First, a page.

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Old 08-05-2003, 06:58 AM   #76
softgun
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XF86Config-4


The above mail has my config file. However I notice that the log file shows "insufficient memory" and detects only 256K video RAM!!
As I said the Knoppix CD selects S3 savage4 86C370 as the video card, But in the Debian distro it is not supported though available in the list.
Honestly I am not so keen on graphic stuff and am quite happy to run this with 800x600 and 256 colours

Why can't Debian recognise the video card when all distros of Linux I have installed other than Debian Woody in this PC - which is my "experimental/adventurous/TADT" PC. Some of them are older than Woody too

But everything else works wonderfully. I have Apache, Zope, postgresql running. But for zope I need a frames enabled browser.....This means X-windows is a must, right?
I guess I could run this as my server and connect to it with another version of Linux on my clients which runs X.

Last edited by softgun; 08-05-2003 at 07:01 AM.
 
Old 08-07-2003, 01:58 AM   #77
softgun
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Solved!
I found the driver for the video card from
The s3 savage video cards are not supported by Debian Woody.

http://www.probo.com/timr/savage40.html
There is a deb file.
dpkg -i debfile
Then i did
dpkg -reconfigure xserver -xfree86

Everything works, nicely now with windowmaker and Mozilla

Wonderful to have a trim, neat, fast. stable Debian Linux with everything I want configured booted and ready when I start
postgres, zope, apache, mozilla and windowmaker.

In other Debian installs or other Linuxes, it is impossible to get all these going with just one CD

It is EASY, installing Debian Woody with the simple base install no Tasktel and other stuff, then apt-get from CD.

Thanks to everyone. Special thanks to Tim Roberts who made the drivers available, and those in the forum who guided me. I hope this helps someone else to run Debian Woody with X.

Last edited by softgun; 08-07-2003 at 02:17 AM.
 
Old 08-08-2003, 05:17 AM   #78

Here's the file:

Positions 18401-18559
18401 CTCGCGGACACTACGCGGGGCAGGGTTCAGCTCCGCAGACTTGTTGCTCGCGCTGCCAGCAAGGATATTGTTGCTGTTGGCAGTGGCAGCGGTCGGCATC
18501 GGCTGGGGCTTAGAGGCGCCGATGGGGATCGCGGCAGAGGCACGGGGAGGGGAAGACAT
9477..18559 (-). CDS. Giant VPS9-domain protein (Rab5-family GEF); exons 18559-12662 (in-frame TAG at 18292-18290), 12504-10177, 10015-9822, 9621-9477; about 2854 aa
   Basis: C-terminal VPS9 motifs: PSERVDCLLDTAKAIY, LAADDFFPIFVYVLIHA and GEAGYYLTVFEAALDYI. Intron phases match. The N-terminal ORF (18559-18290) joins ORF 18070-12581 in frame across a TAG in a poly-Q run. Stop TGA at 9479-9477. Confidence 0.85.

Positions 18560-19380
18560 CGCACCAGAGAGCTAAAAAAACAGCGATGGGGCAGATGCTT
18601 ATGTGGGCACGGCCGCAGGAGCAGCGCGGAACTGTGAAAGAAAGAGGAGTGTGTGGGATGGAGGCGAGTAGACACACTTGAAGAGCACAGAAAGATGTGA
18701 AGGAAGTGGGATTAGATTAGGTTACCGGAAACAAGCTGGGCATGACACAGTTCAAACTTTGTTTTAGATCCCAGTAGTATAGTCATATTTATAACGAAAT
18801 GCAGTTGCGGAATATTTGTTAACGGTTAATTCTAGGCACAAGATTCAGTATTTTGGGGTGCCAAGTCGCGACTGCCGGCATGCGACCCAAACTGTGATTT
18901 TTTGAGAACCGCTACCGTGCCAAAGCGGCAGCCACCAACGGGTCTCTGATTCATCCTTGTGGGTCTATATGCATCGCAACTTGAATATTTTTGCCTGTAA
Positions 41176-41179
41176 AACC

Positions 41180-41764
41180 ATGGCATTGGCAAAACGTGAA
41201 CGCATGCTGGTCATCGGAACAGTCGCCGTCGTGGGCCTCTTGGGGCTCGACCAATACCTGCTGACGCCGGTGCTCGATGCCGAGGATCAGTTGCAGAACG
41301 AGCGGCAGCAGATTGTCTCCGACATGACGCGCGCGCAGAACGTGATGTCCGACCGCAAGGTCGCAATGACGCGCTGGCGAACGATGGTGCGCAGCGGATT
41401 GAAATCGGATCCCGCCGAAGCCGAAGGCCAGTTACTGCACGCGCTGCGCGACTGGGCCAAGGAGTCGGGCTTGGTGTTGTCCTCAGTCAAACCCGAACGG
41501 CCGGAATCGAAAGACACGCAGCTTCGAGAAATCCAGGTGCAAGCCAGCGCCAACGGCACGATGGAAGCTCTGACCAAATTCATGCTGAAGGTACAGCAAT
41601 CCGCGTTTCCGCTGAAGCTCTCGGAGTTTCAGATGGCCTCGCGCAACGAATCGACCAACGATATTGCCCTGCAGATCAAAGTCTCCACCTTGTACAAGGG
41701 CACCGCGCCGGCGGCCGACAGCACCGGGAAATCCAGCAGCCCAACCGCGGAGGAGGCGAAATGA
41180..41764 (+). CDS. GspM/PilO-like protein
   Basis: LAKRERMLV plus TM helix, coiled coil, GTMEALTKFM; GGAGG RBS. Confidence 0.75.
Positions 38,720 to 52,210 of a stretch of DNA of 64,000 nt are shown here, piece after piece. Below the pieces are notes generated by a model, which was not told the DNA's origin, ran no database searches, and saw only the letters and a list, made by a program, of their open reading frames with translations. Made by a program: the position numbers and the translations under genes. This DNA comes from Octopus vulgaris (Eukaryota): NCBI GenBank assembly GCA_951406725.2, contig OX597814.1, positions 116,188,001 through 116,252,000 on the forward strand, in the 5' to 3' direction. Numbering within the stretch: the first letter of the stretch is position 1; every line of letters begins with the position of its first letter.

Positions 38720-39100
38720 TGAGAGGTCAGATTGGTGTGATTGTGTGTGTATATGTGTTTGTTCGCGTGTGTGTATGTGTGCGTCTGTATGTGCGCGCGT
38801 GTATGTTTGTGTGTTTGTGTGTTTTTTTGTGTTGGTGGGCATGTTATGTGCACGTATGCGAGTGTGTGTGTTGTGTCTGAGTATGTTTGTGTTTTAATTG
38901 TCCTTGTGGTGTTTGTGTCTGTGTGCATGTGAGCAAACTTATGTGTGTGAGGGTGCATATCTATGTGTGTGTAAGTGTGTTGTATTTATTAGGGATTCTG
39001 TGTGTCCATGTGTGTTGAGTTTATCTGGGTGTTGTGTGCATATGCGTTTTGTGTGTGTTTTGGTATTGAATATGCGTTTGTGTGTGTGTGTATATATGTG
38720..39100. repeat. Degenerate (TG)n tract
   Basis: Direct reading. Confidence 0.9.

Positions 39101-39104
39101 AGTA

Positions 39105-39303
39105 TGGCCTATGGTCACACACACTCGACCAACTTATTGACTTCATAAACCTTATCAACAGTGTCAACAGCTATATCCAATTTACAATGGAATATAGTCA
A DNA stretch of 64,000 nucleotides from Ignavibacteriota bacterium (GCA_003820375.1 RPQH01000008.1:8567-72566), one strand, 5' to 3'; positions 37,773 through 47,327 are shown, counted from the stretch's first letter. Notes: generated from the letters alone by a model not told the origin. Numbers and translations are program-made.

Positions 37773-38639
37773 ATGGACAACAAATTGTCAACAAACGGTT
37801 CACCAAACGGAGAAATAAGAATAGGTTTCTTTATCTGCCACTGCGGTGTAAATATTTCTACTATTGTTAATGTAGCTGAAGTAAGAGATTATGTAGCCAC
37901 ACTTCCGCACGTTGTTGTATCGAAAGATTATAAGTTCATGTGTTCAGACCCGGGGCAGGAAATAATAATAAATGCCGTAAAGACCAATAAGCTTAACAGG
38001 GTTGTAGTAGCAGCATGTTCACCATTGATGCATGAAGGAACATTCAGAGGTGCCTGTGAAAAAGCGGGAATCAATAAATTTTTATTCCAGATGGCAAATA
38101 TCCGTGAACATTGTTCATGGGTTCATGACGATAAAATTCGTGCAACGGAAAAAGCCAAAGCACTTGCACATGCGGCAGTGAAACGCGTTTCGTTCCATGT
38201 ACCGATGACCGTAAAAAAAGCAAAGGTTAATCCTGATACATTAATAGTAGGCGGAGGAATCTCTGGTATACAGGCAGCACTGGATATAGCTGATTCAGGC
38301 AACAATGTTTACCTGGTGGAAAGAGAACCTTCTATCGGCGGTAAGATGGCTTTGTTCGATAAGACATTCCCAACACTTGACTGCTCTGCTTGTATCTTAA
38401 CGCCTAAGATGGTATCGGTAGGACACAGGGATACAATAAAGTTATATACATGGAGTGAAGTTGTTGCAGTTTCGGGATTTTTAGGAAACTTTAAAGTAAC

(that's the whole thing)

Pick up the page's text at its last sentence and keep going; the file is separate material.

chongman99
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Registered: Aug 2003
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Distribution: Morphix 0.4 (Debian based)
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Quote:
Originally posted by slidelock
After fooling around with the net install of Debian the live file
CDs seem to be the way to go as a means of a "quick n` dirty" installion method. With such an easy install I usually browse the internet while the system is doing its thing with the upgrades and such.
Um, can you explain what the Debian "live file CDs" are and where you get them? I can't find them through google or on linuxquestions.org. Maybe I'm just too new.

Are these iso builds with the latest packages?
Where do you get them? (Debian.org says it doesn't carry "live" CD's, but I'm interested).

Last edited by chongman99; 08-08-2003 at 06:01 AM.
 
Old 08-08-2003, 05:46 AM   #79
chongman99
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Quote:
Originally posted by Strike
Using Knoppix to install Debian is a Bad Idea (TM).
I just used Morphix's (www.morphix.org) Game iso to do a HD install. It worked, and I get to play all the games without much hassle, as well as have a browser and X.

But I have to agree that it isn't that stable (it is version 0.4, after all). I tried to dselect to install apache (removed from the Game iso to fit more games) and it doesn't work at all. I'm too new to figure it out.

My compromise is that my next project is to install Debian woody on another partition and to keep the Morphix HD install. The Morphix HD install takes less than a gig and gives me a back-up linux distro with things I like.

Libranet sounds intriguing...
 
Old 08-08-2003, 06:45 AM   #80
softgun
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chongman99

There are no official Debian Live CDs. A live-CD will just run from a CD without installing. They can also be installed quite easily. ( I found that the official Woody is as easy to install jut recently-see above!).
The live CDs also have more upto date software than the offficial Woody. I am not sure about the official Sarge or unofficial Sarge and Sid ISOs available in the Debian site.

The live CDs that are used are
Knoppix - the best known
Morphix - more options to chose from, but less stable IMHO
Mepis - easiest to install and partition but needs over 128MB RAM

Cheers
 
Old 08-09-2003, 02:26 AM   #81
slakmagik
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Just an update - kind of staggering around blindly, I threw a copy of the Debian kernel into my Slack /boot and added it to lilo.conf awhile ago and got it to boot. Then tonight I poked around to see what kind of mess was in that partition and mc - which I always want around when I'm doing nothing but ls-cd-ls-cd - wasn't on there. 'Apt-get mc' didn't quite work. Checked the man page and 'apt-get install mc' told me to put in CD1 so I did, and got mc. Then I was able to go exploring. And then I decided to try X and staggered around with some config files - which I edited with vi for some reason, instead of mcedit - getting into the spirit of the whole thing, I guess. Anyway - I managed to fake enough of it to get X to load and I'm posting here from Mozilla 1.0 (deja vu all over again). I'm still pretty sure this is too screwed up to fix and I'll end up trying some of the help I've gotten in this thread for a fresh install but, until then, I'm going to see what I can do with this. Need to take a break from Slack problems and work on Deb problems for a change. *g*